Viewers of any age who have heard of Gloria Steinem before will enjoy the refresher. But young women, especially those of us who consider ourselves active duty members of today’s feminist movement, would be better served with more information about Gloria the radical, forward-thinking activist that she continues to be than about “St. Gloria.” Learning that Steinem had to publicly deny dating Henry Kissinger is interesting if just for the ick factor, but it's more motivating to know, for instance, that she joined Dolores Huerta, Chicana feminists and striking farm workers in the mid-sixties on the 100 mile walk from California to Mexico to convince Mexican workers not to break the grape strike. The film touches briefly on her conscious decision to travel with African American speaking partners so women of color in the audiences could see their experiences reflected on stage. But it doesn’t mention that, schooled by her friend Cherokee Chief Wilma Mankiller, Steinem has spent the last 20 years learning and speaking about egalitarian original cultures as a real world model for non-hierarchical societies.
None of this is to say that Gloria: In Her Own Words doesn’t have a lot to offer audiences of any age. I was thrilled to see in it something rarely televised: a real woman aging and evolving onscreen, unabashedly. At 77, Gloria speaks with compassion of the younger, “vulnerable” versions of herself in the old news footage. To all us twenty-somethings who beat ourselves up for not having “made it” yet, it’s comforting to hear from someone who knows that life, and feminist activism, is truly a marathon and not a sprint.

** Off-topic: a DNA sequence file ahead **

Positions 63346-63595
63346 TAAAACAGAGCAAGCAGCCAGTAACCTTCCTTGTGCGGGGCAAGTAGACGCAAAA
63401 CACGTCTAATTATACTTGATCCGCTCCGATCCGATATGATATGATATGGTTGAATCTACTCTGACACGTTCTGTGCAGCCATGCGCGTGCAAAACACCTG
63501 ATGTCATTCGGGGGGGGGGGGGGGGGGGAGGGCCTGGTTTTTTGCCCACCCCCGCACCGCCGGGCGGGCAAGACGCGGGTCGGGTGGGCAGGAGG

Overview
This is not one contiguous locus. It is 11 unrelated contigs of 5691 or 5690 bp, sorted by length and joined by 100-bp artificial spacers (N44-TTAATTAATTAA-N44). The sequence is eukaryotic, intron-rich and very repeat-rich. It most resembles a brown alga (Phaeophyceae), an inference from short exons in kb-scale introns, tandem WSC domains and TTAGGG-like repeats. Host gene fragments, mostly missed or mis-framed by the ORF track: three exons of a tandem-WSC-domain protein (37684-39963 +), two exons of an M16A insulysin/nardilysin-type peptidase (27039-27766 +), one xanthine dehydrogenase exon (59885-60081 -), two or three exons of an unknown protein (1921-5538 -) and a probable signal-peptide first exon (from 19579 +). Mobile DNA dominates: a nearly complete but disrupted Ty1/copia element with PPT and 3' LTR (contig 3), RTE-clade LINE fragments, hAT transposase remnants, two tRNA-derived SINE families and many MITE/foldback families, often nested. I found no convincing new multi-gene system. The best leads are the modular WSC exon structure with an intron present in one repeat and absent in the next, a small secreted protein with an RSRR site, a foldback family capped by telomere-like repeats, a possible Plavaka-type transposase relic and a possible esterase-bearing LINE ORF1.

Steinem has stated in interviews that she hopes people who see the film say, “Well, here’s where we’ve been over the last 30 or 40 years, where should we go in the next 30 or 40?” In those same interviews she distinguishes herself as a staunch ally to younger feminists. She refuses, for example, an invitation to bash young online activists and supports the international anti-sexual assault protest movement SlutWalk—insisting that young women know best what comes next on their agenda. To that end, she’s co-hosting with the Women’s Media Center an In Your Own Words Video contest that asks viewers to answer the question, “What do you think is the future of feminism and what will you do to get there?”
While Steinem wants younger women to define the future of feminism, it’s clear she will be a vital part of whatever that may be. She says she hopes to live to 100 and is far from resting on her laurels. Right now, she’s working on a campaign to save Korea's Jeju Island from the arms race and finishing a book on 40 years on the road as an itinerant feminist organizer, an aspect of her life she says is the “least public, but by far the most time-consuming and probably the most important.”
In other words, even if this is somehow the first time you’ve ever heard of Gloria Steinem, it certainly won’t be the last.